lived so many lives. I weary of the endless struggle and pain and
catastrophe that come to those who sit in the high places, tread the
shining ways, and wander among the stars.

Almost I hope, when next I reinhabit form, that it shall be that of
a peaceful farmer. There is my dream-farm. I should like to engage
just for one whole life in that. Oh, my dream-farm! My alfalfa
meadows, my efficient Jersey cattle, my upland pastures, my brush-
covered slopes melting into tilled fields, while ever higher up the
slopes my angora goats eat away brush to tillage!

There is a basin there, a natural basin high up the slopes, with a
generous watershed on three sides. I should like to throw a dam
across the fourth side, which is surprisingly narrow. At a paltry
price of labour I could impound twenty million gallons of water.
For, see: one great drawback to farming in California is our long
dry summer. This prevents the growing of cover crops, and the
sensitive soil, naked, a mere surface dust-mulch, has its humus
burned out of it by the sun. Now with that dam I could grow three
crops a year, observing due rotation, and be able to turn under a
wealth of green manure. . . .

I have just endured a visit from the Warden. I say "endured"
advisedly. He is quite different from the Warden of San Quentin.
He was very nervous, and perforce I had to entertain him. This is
his first hanging. He told me so. And I, with a clumsy attempt at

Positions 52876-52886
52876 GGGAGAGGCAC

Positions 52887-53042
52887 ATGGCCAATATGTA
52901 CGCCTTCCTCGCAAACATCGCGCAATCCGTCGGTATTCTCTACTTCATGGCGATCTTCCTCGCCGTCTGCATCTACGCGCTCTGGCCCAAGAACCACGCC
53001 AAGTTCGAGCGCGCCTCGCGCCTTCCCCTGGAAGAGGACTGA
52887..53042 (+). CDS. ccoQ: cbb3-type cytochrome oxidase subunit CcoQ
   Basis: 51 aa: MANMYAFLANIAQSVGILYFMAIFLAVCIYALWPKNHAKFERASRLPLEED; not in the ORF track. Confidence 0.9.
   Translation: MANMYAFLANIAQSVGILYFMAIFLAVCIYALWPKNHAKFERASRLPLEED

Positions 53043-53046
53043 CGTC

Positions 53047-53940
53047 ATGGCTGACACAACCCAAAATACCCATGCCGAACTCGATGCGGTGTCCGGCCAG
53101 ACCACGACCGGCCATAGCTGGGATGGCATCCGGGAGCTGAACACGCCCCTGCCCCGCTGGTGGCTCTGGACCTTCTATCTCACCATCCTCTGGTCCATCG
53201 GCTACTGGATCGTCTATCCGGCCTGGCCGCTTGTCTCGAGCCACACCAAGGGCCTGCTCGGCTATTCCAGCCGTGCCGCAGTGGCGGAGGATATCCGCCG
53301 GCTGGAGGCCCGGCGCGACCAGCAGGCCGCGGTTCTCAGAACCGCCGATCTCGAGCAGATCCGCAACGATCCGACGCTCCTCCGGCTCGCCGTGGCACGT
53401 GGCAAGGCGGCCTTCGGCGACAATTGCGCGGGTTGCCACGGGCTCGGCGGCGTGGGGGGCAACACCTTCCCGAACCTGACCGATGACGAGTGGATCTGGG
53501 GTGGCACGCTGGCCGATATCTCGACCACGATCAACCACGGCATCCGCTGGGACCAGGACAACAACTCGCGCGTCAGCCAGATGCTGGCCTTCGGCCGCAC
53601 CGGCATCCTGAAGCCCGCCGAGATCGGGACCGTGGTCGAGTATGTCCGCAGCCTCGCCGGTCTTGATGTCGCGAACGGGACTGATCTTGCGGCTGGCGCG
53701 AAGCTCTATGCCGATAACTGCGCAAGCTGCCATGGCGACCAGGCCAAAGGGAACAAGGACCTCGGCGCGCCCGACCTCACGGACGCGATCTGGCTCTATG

wit, did not reassure him when I explained that it was also my first
hanging. He was unable to laugh. He has a girl in high school, and
his boy is a freshman at Stanford. He has no income outside his
salary, his wife is an invalid, and he is worried in that he has
been rejected by the life insurance doctors as an undesirable risk.
Really, the man told me almost all his troubles. Had I not
diplomatically terminated the interview he would still be here
telling me the remainder of them.

My last two years in San Quentin were very gloomy and depressing.
Ed Morrell, by one of the wildest freaks of chance, was taken out of
solitary and made head trusty of the whole prison. This was Al
Hutchins' old job, and it carried a graft of three thousand dollars
a year. To my misfortune, Jake Oppenheimer, who had rotted in
solitary for so many years, turned sour on the world, on everything.
For eight months he refused to talk even to me.

In prison, news will travel. Give it time and it will reach dungeon
and solitary cell. It reached me, at last, that Cecil Winwood, the
poet-forger, the snitcher, the coward, and the stool, was returned
for a fresh forgery. It will be remembered that it was this Cecil
Winwood who concocted the fairy story that I had changed the plant
of the non-existent dynamite and who was responsible for the five
years I had then spent in solitary.

I decided to kill Cecil Winwood. You see, Morrell was gone, and
Oppenheimer, until the outbreak that finished him, had remained in
the silence. Solitary had grown monotonous for me. I had to do
something. So I remembered back to the time when I was Adam Strang
and patiently nursed revenge for forty years. What he had done I
could do if once I locked my hands on Cecil Winwood's throat.

It cannot be expected of me to divulge how I came into possession of
the four needles. They were small cambric needles. Emaciated as my
body was, I had to saw four bars, each in two places, in order to
make an aperture through which I could squirm. I did it. I used up
one needle to each bar. This meant two cuts to a bar, and it took a
month to a cut. Thus I should have been eight months in cutting my